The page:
2Create in Color »

Masthead header

Coral Pillow for Sam’s Nursery

Sewing for Skittle! With less than a month before this first granddaughter’s due date, I’ve got lots of sewing to get accomplished off of my secret list! This pillow, however, was a request Sam made one day when we were buying fabric together at the same time the idea was forming in my mind.

A long rectangular pillow to put in the rocking chair. It will come in handy in many different ways. Just plain, she says. Well now, we’ll just see about that LOL I gathered a few “ingredients” and got started.

One of the things I planned to do was put a small piping, or welting as it is also known, around the edges. Doing this while also accomplishing an invisible zipper opening was going to be tricky! So I cut 1 1/2 inch strips to wrap around some cording.

When doing welting around a pillow, those sharp 90 degree angle corners are 1– difficult to apply the welting, and 2– can look kind of awkward when they are all sharp and pointy once the pillow is done. To keep the pillow corners looking less pointy, you can taper down the rectangles before you sew.

Above, each piece is pinned with all 4 corners exactly aligned.

Below, I have trimmed a wedge off the long side, and a tiny bit more off the much shorter side.

I know I say this every time, but don’t be afraid of invisible zippers. I was for decades, and still kick myself for that. I now use them almost exclusively. Here are my tricks.

Invisible zipper tip 1: Follow the package instructions. You also must have a Cording Foot or the special invisible zipper foot sold in the zipper dept.

Now, I’m putting this in a spot where both ends will be closed, so I have to mark my starting and ending points. I lined up the top and bottom pieces right sides together, just as I would sew them. You always sew everything inside out or the seams show, right?

Blogging tip 1: press wrinkly fabric before taking pictures. (sorry!)

Next I had to mark the zipper to match the opening in the pillow I have planned. I marked both ends on both sides of the zipper, then closed the zipper and made sure they matched in length!

Once I know I am putting the same length of zipper between the end marks, I can pin those ends in place.

Invisible zipper tip 2: Use Wash Away Wonder Tape as a way to baste your zipper in place. This stuff is awesome. Use a 50% coupon at you-know-where and it’s a purchase you won’t regret. (I wonder what quilters would use it for?)

Once it is basted, or taped down in this case, keep following the package instructions and sew it in. I started and ended my stitching right on my marks. Ignore the extra blobs of marker at the left end of the zipper (below) … a discarded idea.

The extra zipper was trimmed off at the bottom (above, on the left end), and the top of the zipper tapes were sewn together (above, on the right end) … Β it became just like a purse zipper. Then the rest of the pillow side seam was sewn up — the part before and after the zipper opening.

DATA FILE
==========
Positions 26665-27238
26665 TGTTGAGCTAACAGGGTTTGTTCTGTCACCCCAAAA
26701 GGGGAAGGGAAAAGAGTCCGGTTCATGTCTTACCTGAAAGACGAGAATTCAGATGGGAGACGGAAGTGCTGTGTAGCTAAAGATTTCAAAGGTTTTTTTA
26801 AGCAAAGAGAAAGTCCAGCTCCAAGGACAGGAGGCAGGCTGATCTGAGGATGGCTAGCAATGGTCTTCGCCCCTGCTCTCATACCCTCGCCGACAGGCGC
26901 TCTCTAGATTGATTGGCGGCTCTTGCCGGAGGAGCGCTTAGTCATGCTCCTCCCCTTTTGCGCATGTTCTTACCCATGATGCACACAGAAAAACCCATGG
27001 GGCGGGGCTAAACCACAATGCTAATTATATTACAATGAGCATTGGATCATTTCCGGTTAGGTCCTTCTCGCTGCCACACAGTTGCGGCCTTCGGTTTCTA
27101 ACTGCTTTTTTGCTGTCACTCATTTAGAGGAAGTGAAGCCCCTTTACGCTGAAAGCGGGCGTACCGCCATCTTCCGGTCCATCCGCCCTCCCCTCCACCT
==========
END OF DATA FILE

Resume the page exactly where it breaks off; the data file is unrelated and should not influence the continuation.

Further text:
Invisible zipper tip 3: Thread ends: pull all thread ends to the fabric side of the zipper/fabric layer and tie them in a knot. Trim all threads that are anywhere near the zipper short enough that they can’t get into the zipper teeth EVER.Β 

If you have been alarmed at my color choice of a tangerine zipper for coral fabric, you can now breathe easy. This is how much of it shows (below)

I am stretching it strongly apart in this picture below, too, which was pretty darn tricky with a camera in one hand and wanting to take a picture. Elbows and awkwardness were involved.

With the limited selection of invisible zippers, you just have to do the best you can. A bit darker than the fabric is better than lighter. A bit dimmer is better than brighter. The only thing you’ll end up seeing is the tab and a tiny bit of the slide. If you want, you can even take the tab off, and use a safety pin through the slide when you need to zip/unzip. Always get an invisible zipper several inches longer than you need. It is worth the extra few cents.

Made up a quick pillow form. Zigzag seams on the outside, and the opening is sewn shut after stuffing, with a longer-than-usual straight stitch because we might want to add more stuffing and it will be easier to take out. If we don’t, it’s good enough to last.

Trim the corners off the inside of the pillow (like this) and press the seams open. Turn it right side out.

Here’s the pillow Sam ordered. Just plain.

Here’s the OTHER side of the pillow, with a piece of eyelet trim I couldn’t resist!!

Notice how the stuffed pillow is wonderfully rectangular! Β :D

Are you wondering what happened to the welting? Um, yeah. Wellllllll, I got so carried away thinking about the zipper, I had that side of the pillow all done before I realized I’d forgotten it. There was No Way I was taking any of that stitching out. Invisible zippers are easy, but let’s not press our luck!

I think it might need something more; I’m favoring a narrow gray ribbon on either side of the lace, or a couple of rows of handstitched running stitch in gray instead of ribbon. I keep seeing running stitch accents in all kinds of projects lately.

We’re gettin’ ready for ya, baby! Can’t wait to hold you!

I get to go visit Sam and rub the Skittle-belleh today :) It is pretty impressive!

Gail, gma-to-be

  • Kathy - Beautiful work!07.18.2013 – 12:13pmReplyCancel

    • admin - Thanks, Kathy! The whole nursery is coming together so well — Samantha has great vision!07.18.2013 – 8:24pmReplyCancel

Your email is never published or shared. Required fields are marked *